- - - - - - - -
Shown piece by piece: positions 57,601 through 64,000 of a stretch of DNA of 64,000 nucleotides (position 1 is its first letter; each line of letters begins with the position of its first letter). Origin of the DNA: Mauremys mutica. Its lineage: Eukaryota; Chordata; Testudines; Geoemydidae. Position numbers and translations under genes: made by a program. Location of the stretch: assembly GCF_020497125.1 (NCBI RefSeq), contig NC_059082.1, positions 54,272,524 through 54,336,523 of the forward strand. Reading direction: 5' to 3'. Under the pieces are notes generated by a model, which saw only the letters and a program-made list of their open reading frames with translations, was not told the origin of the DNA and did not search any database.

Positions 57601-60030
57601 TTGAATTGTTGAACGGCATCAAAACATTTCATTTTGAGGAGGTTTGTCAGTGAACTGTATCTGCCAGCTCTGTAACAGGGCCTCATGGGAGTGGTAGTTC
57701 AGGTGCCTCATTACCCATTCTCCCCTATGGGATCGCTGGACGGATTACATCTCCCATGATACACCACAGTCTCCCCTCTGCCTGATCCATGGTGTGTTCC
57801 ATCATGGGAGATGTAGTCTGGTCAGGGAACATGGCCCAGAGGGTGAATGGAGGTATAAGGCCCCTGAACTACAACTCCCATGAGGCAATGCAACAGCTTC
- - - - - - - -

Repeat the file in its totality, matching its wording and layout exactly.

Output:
Shown piece by piece: positions 57,601 through 64,000 of a stretch of DNA of 64,000 nucleotides (position 1 is its first letter; each line of letters begins with the position of its first letter). Origin of the DNA: Mauremys mutica. Its lineage: Eukaryota; Chordata; Testudines; Geoemydidae. Position numbers and translations under genes: made by a program. Location of the stretch: assembly GCF_020497125.1 (NCBI RefSeq), contig NC_059082.1, positions 54,272,524 through 54,336,523 of the forward strand. Reading direction: 5' to 3'. Under the pieces are notes generated by a model, which saw only the letters and a program-made list of their open reading frames with translations, was not told the origin of the DNA and did not search any database.

Positions 57601-60030
57601 TTGAATTGTTGAACGGCATCAAAACATTTCATTTTGAGGAGGTTTGTCAGTGAACTGTATCTGCCAGCTCTGTAACAGGGCCTCATGGGAGTGGTAGTTC
57701 AGGTGCCTCATTACCCATTCTCCCCTATGGGATCGCTGGACGGATTACATCTCCCATGATACACCACAGTCTCCCCTCTGCCTGATCCATGGTGTGTTCC
57801 ATCATGGGAGATGTAGTCTGGTCAGGGAACATGGCCCAGAGGGTGAATGGAGGTATAAGGCCCCTGAACTACAACTCCCATGAGGCAATGCAACAGCTTC